Lord Greaves made an impassioned plea for local democracy in housing and planning policy during a debate last week in the House of Lords:
Year after year the Government say that they want to build more houses. However, they do not succeed; indeed, in recent years the situation has got worse. The philosophy is wrong, the analysis is wrong and the solutions are wrong. They continue to be wrong and things are not going to improve on the basis of present policy.
One real problem common to all Governments is that they are addicted to the idea of one policy fitting all—top-down rules, top-down planning and top-down restrictions. They do not allow local authorities and local people to get on with doing things appropriately in their areas, and it does not work. Then they always blame the planning system. I keep saying in your Lordships’ House that the plan-making part of the planning system is bust, but that is very largely due to the ever-growing plethora of top-down restrictions, top-down instructions and top-down attempted control by central government—something that we are now seeing again. By and large, the blame does not, in my view, lie with the development control system. Local authorities give planning permission for new housing and that new housing simply is not taken up. It is estimated that nearly 700,000 planning permissions have not been carried through.
Then we have council housing. We have a continuing central prejudice against local authorities buying and owning houses. The noble Lord, Lord Smith, referred to Harold Macmillan. Harold Wilson, who followed some time later as Prime Minister, used to refer to the 13 wasted Tory years in the 1950s and early 1960s, but those were the years when huge numbers of council houses were built. Building all those council houses was one of the greatest improvements made in the last century to the lives of ordinary people in this country. Yet we cannot do it anymore. We might refer to the 13 wasted Labour years we had before 2010, when the building of council houses dried up.
Why is this? Why is there such a prejudice against local authorities centrally? It is accepted that local authorities are the most efficient part of the public sector, and certainly the most democratic part. There is the problem, because democracy results in diversity: people do different things in different areas and solve problems in different ways. The civil servants and their ministerial colleagues at the centre simply do not like that, because it is out of their control.
A consultation is ongoing on Planning for the Right Homes in the Right Places. I keep reading and trying to understand this 60-page document in which the Government are offering to impose new housing numbers on local authorities. These local authorities have all established or are developing local plans and have worked out their housing numbers, and now they are all to be changed. Some will go up and some will go down. These are the numbers that the Government say will have to apply in each local authority, and yet they will not apply until there is a review of established local plans. That is nonsense. There will be a figure in the local plan, which everybody is using, and another figure handed down by the Government. In some places, such as my own authority in Pendle, the Government’s figures will be considerably lower than those in the local plan. In many other places, they will be higher.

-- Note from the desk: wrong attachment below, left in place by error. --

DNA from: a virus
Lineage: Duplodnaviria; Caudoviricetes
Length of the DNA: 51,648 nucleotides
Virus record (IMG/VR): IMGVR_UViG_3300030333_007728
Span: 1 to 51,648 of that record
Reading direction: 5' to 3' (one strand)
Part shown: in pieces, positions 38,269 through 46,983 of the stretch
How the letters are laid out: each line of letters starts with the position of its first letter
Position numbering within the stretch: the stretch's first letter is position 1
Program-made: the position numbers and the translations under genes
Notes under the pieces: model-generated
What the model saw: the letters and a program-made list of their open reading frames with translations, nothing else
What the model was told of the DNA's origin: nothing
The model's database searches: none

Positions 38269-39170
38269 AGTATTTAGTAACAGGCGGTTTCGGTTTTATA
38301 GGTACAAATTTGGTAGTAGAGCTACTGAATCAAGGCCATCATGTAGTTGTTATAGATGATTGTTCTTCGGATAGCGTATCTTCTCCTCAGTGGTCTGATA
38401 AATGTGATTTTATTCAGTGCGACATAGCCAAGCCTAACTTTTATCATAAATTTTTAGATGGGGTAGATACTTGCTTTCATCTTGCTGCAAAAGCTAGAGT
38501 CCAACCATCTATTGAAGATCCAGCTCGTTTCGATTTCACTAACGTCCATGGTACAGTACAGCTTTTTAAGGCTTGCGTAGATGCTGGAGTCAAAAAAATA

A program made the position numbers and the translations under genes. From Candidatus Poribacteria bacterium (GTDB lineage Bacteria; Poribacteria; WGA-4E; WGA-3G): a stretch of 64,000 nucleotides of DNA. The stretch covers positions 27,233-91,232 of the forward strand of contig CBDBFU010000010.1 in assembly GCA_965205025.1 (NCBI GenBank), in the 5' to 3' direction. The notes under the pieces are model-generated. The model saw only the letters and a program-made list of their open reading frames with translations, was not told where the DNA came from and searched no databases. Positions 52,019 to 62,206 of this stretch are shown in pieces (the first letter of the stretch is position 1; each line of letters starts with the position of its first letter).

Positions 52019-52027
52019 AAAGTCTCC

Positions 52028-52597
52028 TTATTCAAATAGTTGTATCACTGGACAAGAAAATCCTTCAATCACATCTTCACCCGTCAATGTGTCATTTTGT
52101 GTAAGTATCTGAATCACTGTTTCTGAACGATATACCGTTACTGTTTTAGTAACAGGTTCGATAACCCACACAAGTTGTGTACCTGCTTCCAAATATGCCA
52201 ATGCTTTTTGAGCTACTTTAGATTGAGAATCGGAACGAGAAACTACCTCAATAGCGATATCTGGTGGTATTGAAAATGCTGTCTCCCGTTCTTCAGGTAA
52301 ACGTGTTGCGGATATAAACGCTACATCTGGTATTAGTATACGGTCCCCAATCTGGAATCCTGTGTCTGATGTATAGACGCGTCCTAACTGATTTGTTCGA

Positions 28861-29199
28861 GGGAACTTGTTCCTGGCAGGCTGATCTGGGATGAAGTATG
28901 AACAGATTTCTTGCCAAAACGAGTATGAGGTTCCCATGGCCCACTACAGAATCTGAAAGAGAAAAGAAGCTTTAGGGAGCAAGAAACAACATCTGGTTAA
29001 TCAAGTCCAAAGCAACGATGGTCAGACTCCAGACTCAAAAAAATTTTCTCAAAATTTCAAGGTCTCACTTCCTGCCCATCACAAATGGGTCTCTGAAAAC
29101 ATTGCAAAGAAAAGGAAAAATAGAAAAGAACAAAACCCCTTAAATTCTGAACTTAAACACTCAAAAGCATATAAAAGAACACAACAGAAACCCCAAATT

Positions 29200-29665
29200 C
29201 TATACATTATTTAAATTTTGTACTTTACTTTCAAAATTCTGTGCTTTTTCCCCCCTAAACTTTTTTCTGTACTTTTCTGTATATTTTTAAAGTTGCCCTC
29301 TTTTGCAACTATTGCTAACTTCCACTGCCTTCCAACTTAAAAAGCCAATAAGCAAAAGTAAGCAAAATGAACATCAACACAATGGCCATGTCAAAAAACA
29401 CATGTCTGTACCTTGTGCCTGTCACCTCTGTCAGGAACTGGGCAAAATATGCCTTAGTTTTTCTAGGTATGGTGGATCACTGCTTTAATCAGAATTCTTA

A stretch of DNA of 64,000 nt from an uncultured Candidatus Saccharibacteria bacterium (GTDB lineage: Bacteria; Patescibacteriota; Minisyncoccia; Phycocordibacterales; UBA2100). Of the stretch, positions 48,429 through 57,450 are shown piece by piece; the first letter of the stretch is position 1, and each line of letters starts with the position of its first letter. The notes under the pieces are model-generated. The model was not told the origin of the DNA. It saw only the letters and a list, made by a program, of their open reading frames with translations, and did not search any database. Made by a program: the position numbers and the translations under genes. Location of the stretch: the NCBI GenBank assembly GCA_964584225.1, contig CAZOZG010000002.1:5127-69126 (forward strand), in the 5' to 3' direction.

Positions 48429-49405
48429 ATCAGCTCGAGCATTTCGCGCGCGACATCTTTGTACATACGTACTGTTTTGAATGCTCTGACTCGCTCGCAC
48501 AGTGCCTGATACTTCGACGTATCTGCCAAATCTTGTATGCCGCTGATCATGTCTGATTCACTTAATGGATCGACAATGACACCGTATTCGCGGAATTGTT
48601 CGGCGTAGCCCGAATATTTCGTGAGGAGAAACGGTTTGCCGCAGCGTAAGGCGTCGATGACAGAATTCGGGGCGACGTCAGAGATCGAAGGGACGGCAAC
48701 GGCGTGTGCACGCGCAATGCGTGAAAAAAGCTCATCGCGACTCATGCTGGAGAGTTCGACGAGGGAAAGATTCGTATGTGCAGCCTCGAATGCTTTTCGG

Imagine the chaos that this will cause at planning inquiries when people appeal against the refusal of planning permission. Imagine the anger when local authorities say that they have to give planning permission for extra houses in the local plan, even though the Government are saying that the number might be half or two-thirds of what the plan states. There will be complete chaos. This is total madness.
How these numbers have been worked out is a mystery. The consultation document talks about a proposed approach to calculating the local housing need and to viability assessment; proposed numbers for household growth, which can change radically from year to year; and something called the “median affordability ratio”. I do not know whether the Minister understands the median affordability ratio; I have tried to and I do not. I cannot imagine people walking down the street saying, “Have you heard the latest about the median affordability ratio? It’s a disgrace. What are we going to do about it?”. This is the kind of thing that brings government and local authorities into disrepute.
I say trust the locals. There is growing evidence around the development of neighbourhood plans that if you give local people the power to work out the future housing numbers and where they should be, they will suggest building more houses than the local plans say. Give local people and local authorities the power to work out what is needed in their area, in the light of the plans for those areas and what the people think is right, and they will provide the houses. All this detailed, top-down technical planning that changes year after year causes complete chaos.
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